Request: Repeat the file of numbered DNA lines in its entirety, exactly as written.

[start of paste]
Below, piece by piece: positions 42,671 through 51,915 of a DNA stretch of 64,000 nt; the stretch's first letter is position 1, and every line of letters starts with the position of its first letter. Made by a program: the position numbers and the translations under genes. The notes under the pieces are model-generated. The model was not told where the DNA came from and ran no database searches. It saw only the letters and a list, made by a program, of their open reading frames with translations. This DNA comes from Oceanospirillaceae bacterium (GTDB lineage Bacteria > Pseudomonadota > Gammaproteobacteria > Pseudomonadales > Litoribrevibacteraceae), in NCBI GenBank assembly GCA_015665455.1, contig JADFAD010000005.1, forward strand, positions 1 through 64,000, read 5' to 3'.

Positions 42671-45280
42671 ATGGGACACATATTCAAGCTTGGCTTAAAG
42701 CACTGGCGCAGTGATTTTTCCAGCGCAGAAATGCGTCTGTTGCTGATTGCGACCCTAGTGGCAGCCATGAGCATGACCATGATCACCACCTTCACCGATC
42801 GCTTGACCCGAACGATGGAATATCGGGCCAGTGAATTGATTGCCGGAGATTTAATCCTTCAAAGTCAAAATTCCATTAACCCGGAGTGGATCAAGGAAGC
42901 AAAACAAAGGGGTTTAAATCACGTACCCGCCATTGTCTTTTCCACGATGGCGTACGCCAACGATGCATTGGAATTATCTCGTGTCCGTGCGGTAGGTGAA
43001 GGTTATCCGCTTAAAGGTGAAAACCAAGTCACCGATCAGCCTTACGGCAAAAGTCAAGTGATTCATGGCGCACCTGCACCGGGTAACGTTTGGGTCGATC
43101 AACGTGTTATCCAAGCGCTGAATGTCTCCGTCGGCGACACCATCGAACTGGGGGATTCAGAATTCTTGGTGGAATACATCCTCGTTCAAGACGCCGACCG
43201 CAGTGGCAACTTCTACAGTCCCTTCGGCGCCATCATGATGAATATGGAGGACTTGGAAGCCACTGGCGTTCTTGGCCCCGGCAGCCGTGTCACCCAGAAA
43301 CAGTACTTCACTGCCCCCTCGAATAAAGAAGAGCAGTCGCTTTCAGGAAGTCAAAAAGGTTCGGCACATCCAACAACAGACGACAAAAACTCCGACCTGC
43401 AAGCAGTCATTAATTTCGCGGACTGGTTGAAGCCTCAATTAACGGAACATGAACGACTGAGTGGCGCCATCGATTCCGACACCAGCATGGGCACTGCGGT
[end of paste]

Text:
Below, piece by piece: positions 42,671 through 51,915 of a DNA stretch of 64,000 nt; the stretch's first letter is position 1, and every line of letters starts with the position of its first letter. Made by a program: the position numbers and the translations under genes. The notes under the pieces are model-generated. The model was not told where the DNA came from and ran no database searches. It saw only the letters and a list, made by a program, of their open reading frames with translations. This DNA comes from Oceanospirillaceae bacterium (GTDB lineage Bacteria > Pseudomonadota > Gammaproteobacteria > Pseudomonadales > Litoribrevibacteraceae), in NCBI GenBank assembly GCA_015665455.1, contig JADFAD010000005.1, forward strand, positions 1 through 64,000, read 5' to 3'.

Positions 42671-45280
42671 ATGGGACACATATTCAAGCTTGGCTTAAAG
42701 CACTGGCGCAGTGATTTTTCCAGCGCAGAAATGCGTCTGTTGCTGATTGCGACCCTAGTGGCAGCCATGAGCATGACCATGATCACCACCTTCACCGATC
42801 GCTTGACCCGAACGATGGAATATCGGGCCAGTGAATTGATTGCCGGAGATTTAATCCTTCAAAGTCAAAATTCCATTAACCCGGAGTGGATCAAGGAAGC
42901 AAAACAAAGGGGTTTAAATCACGTACCCGCCATTGTCTTTTCCACGATGGCGTACGCCAACGATGCATTGGAATTATCTCGTGTCCGTGCGGTAGGTGAA
43001 GGTTATCCGCTTAAAGGTGAAAACCAAGTCACCGATCAGCCTTACGGCAAAAGTCAAGTGATTCATGGCGCACCTGCACCGGGTAACGTTTGGGTCGATC
43101 AACGTGTTATCCAAGCGCTGAATGTCTCCGTCGGCGACACCATCGAACTGGGGGATTCAGAATTCTTGGTGGAATACATCCTCGTTCAAGACGCCGACCG
43201 CAGTGGCAACTTCTACAGTCCCTTCGGCGCCATCATGATGAATATGGAGGACTTGGAAGCCACTGGCGTTCTTGGCCCCGGCAGCCGTGTCACCCAGAAA
43301 CAGTACTTCACTGCCCCCTCGAATAAAGAAGAGCAGTCGCTTTCAGGAAGTCAAAAAGGTTCGGCACATCCAACAACAGACGACAAAAACTCCGACCTGC
43401 AAGCAGTCATTAATTTCGCGGACTGGTTGAAGCCTCAATTAACGGAACATGAACGACTGAGTGGCGCCATCGATTCCGACACCAGCATGGGCACTGCGGT